May 11, 2006


Something Chocolate This Way Comes: “Baby Blues” Scrapbook 21. By Rick Kirkman & Jerry Scott. Andrews McMeel. $10.95.

How Come I’m Always Luigi? A “FoxTrot” Collection. By Bill Amend. Andrews McMeel. $8.95.

Some of the great chroniclers of childhood in our time are to be found in the funny pages. And some of the great fun of our time is to be found in their comic strips. Every parent knows that there are some days when everything is so totally overwhelming, so totally out of control, so utterly impossible to tolerate, that the only choices are to scream or to laugh. For making it easier for parents to choose laughter, Rick Kirkman, Jerry Scott and Bill Amend deserve medals. Preferably ones lovingly covered with spittle.

Kirkman and Scott’s Baby Blues is a continuing marvel. This is one of those comics whose every strip leads parents to exclaim, “That’s just what happened to us!” Or, “That could have happened to us!” Or, “Thank goodness that didn’t happen to us!” It’s solid empathy no matter what the exclamation. The latest collection really is the 21st, though only 18 others are listed inside the book: the first two collections were not published by Andrews McMeel (but maybe it will buy the rights and reprint them?). Through all 21 collections and five Treasury volumes, this loving-but-not-syrupy (though sometimes sticky) chronicle of the MacPherson clan has neatly encapsulated the everyday struggles, joys and – did we mention struggles? – of raising kids. Parents Darryl and Wanda are now firmly and forever outnumbered: Zoe, Hammie and Wren are clearly in charge. Here we find Zoe protesting loudly to Wanda that she didn’t do “whatever it was you were going to yell at me about,” then asking Hammie, “Think she suspects me of anything?” To which Hammie replies: “You mean besides bad acting?” Wren goes into a climbing stage – a time of life familiar to most parents – and of course does so to an extreme, quickly getting to the top of the refrigerator and similar places. Wanda comes up with a perfect description of her three kids: “Griper, hyper and diaper.” Wanda’s unmarried sister babysits one night when the kids are on good behavior, decides that she wants a baby of her own, then realizes (after a heart-to-heart with Wanda) that she isn’t ready and will “just have to be happy with my stupid career and its perks, benefits and ridiculously high salary.” Later, she goes man-hunting on the Internet, with predictably unpredictable results. In fact, “predictably unpredictable” nicely describes Baby Blues itself – and the whole art of building a family, for that matter.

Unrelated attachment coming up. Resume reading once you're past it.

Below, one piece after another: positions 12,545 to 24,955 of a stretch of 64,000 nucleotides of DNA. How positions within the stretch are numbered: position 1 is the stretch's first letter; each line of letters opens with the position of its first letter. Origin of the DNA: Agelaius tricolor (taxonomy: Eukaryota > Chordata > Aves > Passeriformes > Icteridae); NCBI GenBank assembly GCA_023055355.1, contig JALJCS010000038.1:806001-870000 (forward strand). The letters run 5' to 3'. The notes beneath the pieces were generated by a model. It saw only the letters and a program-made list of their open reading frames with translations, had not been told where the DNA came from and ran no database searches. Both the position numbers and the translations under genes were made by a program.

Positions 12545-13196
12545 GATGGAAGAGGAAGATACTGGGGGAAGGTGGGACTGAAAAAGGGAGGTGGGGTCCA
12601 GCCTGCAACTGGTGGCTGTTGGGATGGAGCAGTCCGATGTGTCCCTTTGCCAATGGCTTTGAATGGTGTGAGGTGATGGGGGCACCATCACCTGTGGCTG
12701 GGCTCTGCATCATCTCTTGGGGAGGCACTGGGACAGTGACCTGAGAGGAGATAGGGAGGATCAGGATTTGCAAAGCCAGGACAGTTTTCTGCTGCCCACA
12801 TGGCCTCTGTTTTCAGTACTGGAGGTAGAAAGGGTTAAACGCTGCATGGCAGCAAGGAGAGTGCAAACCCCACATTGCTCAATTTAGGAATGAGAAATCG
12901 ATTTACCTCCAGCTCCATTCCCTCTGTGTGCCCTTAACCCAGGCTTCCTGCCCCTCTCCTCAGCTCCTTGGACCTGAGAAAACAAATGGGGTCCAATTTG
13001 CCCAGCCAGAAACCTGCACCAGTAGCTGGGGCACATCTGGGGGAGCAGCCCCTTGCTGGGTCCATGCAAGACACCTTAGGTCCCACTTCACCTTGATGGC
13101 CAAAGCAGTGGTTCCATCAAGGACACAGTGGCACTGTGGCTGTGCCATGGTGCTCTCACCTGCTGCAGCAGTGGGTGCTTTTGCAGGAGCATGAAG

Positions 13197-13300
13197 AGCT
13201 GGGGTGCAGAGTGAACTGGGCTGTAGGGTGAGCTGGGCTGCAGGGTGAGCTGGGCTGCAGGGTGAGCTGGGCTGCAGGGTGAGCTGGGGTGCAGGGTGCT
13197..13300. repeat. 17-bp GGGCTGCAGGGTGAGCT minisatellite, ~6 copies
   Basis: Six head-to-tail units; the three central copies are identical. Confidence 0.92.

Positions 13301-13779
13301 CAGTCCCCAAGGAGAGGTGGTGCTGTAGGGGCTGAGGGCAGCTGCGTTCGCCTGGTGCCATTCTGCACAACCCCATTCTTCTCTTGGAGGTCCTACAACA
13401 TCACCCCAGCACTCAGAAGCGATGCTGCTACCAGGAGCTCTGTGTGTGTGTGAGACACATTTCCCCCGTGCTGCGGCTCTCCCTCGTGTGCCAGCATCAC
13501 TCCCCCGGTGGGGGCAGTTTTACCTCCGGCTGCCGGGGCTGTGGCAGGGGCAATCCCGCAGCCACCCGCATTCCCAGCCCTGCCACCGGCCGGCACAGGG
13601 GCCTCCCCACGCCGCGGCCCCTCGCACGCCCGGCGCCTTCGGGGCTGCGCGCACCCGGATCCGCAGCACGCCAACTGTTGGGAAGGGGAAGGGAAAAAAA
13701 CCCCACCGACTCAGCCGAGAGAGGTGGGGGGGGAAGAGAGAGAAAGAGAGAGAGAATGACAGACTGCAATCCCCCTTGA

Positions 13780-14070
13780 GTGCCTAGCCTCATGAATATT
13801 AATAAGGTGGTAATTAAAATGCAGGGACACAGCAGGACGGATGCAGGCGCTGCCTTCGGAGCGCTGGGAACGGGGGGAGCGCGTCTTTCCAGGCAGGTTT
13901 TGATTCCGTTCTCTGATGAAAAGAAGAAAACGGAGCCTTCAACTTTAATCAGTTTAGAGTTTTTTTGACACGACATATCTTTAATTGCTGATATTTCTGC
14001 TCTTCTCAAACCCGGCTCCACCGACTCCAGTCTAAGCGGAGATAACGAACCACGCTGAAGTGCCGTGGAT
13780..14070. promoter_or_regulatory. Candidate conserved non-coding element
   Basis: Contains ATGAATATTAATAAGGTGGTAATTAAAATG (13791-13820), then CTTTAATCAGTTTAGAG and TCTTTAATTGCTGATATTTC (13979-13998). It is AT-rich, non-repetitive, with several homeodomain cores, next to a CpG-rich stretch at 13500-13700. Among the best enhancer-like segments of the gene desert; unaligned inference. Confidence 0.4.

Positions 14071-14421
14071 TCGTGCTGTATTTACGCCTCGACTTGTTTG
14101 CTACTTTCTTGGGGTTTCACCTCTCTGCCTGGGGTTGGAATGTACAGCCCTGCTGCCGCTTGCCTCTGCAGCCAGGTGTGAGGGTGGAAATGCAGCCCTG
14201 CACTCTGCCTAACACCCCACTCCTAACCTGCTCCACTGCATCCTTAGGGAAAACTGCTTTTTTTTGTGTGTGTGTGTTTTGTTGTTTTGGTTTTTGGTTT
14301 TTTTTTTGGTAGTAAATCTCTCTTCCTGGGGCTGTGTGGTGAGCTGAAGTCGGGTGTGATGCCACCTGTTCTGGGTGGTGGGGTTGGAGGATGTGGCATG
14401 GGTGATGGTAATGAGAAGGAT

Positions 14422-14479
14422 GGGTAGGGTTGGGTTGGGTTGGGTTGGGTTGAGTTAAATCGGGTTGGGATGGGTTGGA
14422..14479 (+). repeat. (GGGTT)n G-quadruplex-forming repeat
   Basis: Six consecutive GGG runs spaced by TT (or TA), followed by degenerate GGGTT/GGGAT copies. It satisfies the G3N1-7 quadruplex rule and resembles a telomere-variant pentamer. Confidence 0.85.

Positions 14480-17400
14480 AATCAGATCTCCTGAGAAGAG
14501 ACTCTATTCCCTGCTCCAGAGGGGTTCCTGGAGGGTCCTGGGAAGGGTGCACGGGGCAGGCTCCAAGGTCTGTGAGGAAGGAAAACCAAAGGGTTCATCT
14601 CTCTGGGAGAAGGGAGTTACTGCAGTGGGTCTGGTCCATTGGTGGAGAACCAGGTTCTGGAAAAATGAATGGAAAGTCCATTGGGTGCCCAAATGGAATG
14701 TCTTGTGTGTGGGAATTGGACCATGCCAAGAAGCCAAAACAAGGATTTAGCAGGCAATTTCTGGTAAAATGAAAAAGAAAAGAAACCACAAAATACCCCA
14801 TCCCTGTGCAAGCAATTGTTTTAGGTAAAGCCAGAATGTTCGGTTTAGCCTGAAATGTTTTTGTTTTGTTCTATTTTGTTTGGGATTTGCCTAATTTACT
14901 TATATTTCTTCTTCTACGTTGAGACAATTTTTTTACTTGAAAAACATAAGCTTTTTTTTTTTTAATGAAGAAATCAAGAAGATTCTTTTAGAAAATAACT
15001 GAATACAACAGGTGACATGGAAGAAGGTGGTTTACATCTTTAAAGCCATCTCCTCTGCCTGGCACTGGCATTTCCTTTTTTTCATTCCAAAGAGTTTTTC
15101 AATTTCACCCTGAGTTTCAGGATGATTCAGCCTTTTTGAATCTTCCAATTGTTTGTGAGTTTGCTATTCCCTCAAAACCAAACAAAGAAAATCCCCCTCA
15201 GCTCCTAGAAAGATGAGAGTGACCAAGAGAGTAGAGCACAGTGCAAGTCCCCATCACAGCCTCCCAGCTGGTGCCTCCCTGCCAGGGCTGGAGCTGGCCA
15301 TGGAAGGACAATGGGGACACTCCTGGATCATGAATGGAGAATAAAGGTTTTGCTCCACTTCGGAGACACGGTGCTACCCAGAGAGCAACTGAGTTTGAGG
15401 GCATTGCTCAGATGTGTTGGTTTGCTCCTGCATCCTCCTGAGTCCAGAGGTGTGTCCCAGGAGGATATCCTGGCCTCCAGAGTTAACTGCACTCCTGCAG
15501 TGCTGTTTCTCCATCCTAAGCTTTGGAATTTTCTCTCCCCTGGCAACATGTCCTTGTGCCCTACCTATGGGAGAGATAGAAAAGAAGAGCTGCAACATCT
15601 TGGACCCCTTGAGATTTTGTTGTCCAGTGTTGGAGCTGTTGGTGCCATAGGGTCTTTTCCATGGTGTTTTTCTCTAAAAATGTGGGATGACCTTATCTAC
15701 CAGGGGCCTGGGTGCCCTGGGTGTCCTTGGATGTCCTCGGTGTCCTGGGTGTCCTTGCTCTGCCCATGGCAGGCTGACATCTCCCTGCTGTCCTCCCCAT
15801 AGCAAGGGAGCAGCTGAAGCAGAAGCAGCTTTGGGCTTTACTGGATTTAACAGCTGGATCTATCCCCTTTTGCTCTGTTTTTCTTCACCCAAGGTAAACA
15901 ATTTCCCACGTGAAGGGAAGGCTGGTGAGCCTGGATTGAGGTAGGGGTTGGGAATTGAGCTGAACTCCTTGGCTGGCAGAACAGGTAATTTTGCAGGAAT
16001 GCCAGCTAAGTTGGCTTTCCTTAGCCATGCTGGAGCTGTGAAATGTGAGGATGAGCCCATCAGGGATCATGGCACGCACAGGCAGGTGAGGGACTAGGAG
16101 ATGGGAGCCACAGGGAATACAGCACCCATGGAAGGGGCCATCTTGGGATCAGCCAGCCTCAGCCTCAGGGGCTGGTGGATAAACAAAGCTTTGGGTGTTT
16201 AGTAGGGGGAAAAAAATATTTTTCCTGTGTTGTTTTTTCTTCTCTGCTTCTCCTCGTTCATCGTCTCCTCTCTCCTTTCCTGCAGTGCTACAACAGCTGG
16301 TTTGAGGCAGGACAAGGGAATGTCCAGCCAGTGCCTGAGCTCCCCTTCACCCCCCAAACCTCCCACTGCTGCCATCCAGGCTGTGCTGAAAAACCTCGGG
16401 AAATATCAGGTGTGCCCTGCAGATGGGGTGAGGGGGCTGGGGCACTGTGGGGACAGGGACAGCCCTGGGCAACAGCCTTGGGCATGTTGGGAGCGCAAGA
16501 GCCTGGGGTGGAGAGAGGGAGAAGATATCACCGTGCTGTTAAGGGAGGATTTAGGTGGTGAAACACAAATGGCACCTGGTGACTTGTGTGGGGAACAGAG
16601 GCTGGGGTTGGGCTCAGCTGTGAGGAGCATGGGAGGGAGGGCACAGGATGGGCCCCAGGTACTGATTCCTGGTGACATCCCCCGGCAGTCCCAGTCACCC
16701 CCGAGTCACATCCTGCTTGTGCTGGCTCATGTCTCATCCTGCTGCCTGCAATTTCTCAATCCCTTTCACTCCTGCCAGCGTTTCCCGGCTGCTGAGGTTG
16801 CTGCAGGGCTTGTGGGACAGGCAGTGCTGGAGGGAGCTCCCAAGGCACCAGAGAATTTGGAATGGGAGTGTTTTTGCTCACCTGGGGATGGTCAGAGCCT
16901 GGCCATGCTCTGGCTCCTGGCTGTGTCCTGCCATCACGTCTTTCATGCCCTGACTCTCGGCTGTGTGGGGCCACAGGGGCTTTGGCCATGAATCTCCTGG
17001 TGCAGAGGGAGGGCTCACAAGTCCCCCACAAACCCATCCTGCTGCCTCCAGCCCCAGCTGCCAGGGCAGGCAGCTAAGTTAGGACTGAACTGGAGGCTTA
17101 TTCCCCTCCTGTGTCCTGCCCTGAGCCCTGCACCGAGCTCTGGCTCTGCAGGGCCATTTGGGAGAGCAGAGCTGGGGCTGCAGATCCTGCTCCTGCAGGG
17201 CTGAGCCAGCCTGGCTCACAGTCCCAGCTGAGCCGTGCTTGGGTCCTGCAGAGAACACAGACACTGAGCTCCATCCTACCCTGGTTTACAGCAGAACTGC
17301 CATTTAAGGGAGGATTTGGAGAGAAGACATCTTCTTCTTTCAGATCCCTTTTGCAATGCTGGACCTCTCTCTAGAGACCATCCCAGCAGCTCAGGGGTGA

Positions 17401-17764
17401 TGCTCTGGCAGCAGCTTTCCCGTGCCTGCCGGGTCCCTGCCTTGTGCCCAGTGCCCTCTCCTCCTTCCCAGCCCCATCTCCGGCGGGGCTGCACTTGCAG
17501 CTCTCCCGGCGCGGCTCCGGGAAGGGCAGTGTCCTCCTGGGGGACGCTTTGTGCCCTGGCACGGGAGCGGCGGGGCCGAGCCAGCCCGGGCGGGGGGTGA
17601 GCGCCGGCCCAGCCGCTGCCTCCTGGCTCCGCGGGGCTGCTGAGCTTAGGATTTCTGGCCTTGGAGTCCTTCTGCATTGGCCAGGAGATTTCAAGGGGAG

The three kids in FoxTrot are older than the three in Baby Blues – they are preteens and teenagers – but if you think that makes family life easier, just check out any sequence in Amend's strip. FoxTrot has some elements of traditional TV-style suburban comedy – notably bumbling father Roger, who in the latest collection discovers Internet poker and predictably maxes out his credit cards. Amend is stronger when focusing on the strip’s central character, genius nerd Jason, who is just discovering that maybe he likes girls (he’s on the very edge of the cootie stage) and who twists reality into video games whenever possible: the collection’s title refers to Super Mario Brothers games, which Jason and best friend Marcus play in the snow when told to go outside instead of spending all their time at the computer. Jason also has wonderfully skewed ideas about almost anything wholesome: his Christmas card series is a touch, shall we say, violent. But he remains in many ways a young child, as when he gets a Darth Vader helmet stuck on his head. Mother Andy, big brother Peter and big sister Paige (a frequent target of the wrath of both Jason and Jason’s iguana, Quincy) make a fine supporting cast – and provide good reminders of why it’s much funnier to read about sibling rivalry in the comics than to deal with it in real life.

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